faqs

How is The 8 Colors different from all the other approaches to exercise?

The starting point is different. With the 8 Colors, you begin by understanding your fitness personality. With this understanding, you then choose the specific forms, interactions and environments that are most appropriate for you. Other exercise programs start with a fitness regimen and do not take into consideration the requirements of your unique personality.

How do the 8 Colors relate to the Myers-Briggs Type Indicator®?

The MBTI® system describes sixteen basic personality types. My research showed that exercise choices tend to be closely related to the perceiving processes—Sensing and Intuition—and that personality types sharing the same perceiving process could be paired together. I was thus able to design my program to comprise of 8 types, or Colors: one for each pair. I chose the Colors because they resonated with the physical energy of the pair. Refer to the “MBTI® Types and Color Personalities Summaries” page on this website to locate your MBTI® type and its corresponding Color.

The Color quiz results don’t describe me. What now?

The quiz is a tool to guide you, but it’s not foolproof. The environment in which you took the quiz, possible pressures to conform, and other variables can influence your responses. Try taking the quiz again at another time, under different circumstances. Also, check out other Color descriptions to see if another one fits you better. In the end, you are the one most qualified to determine which Color best fits your personality.

Could you explain the raw score and self-reported alignment number?

The quiz is composed of four personality dimensions that when combined determine your Color. The raw scores reflect how consistently you answered each set of dimensions. A score of 3 or higher indicates a clear preference for a particular dimension. A low score (1) indicates that your preference was ambiguous for that dimension.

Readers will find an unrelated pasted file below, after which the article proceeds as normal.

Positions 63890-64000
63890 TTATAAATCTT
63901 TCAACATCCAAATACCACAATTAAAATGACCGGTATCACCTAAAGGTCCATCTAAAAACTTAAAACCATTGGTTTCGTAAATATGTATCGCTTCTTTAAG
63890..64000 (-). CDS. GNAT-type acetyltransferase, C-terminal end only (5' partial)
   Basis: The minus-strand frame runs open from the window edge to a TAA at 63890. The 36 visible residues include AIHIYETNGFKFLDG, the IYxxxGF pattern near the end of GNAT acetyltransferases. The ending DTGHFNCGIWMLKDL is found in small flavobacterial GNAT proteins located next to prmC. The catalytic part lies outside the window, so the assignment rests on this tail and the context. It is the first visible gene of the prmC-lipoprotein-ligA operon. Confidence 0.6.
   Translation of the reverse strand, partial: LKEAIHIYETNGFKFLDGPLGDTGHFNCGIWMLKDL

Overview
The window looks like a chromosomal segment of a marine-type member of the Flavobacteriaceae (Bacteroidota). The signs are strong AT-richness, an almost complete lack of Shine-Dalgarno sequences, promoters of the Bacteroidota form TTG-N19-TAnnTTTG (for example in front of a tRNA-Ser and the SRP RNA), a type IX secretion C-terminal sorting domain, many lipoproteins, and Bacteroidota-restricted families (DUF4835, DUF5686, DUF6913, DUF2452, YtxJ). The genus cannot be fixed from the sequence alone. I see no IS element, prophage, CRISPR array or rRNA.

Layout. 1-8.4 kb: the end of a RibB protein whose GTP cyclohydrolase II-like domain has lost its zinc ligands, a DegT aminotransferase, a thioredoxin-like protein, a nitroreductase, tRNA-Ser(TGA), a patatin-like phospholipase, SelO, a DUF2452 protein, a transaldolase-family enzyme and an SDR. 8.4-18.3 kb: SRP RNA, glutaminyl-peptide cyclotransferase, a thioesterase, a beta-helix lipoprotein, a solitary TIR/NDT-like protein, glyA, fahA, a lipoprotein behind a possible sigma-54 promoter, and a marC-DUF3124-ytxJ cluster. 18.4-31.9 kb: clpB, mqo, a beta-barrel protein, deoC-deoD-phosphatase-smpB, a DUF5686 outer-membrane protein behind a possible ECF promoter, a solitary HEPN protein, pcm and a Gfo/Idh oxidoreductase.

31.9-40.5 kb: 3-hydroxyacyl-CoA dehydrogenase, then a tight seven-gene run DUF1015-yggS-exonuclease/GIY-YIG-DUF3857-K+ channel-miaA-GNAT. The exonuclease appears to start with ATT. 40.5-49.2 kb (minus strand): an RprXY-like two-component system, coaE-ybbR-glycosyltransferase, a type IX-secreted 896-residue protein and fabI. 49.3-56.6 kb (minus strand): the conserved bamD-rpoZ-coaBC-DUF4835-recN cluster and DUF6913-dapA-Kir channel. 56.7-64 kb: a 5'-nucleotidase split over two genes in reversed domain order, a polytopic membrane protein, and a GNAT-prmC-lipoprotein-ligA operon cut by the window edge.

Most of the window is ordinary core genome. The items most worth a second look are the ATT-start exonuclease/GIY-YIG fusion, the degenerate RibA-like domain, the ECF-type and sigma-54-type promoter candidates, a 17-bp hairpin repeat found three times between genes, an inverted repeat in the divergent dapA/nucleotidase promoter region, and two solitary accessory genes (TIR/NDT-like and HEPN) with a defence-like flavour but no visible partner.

The self-reported alignment number gives you opportunity to agree with the responses you provided on the quiz based on your exercise preferences. Thus it brings together the various personality dimensions and the subject of fitness. A high alignment score (5 or higher) means you can confidently embrace your exercise Color.

(Remember, we are all a mix of natural and learned behavior and use all aspects of our personality at one time or another. If you are unable to determine your Color from the quiz and the self-reported alignment score, you may wish to read the descriptions of each Color to determine your best fit.)

What is the Difference between Efficiency and Harmony?

Efficiency and Harmony are a sub-set of The 8 Colors and describe the two different preferences with regards to resources, ambience and relating to others. Aside from observing basic courtesies, Efficients are more objective and less personal. They can enjoy the benefit of exercising with others, but their approach tends to be pragmatic and task oriented. On the other hand, those with a preference for Harmony orient to people in the environment and are more affected by personal relationships. Harmonies tend to be more influenced by ambience and conditions conducive to a peaceful environment.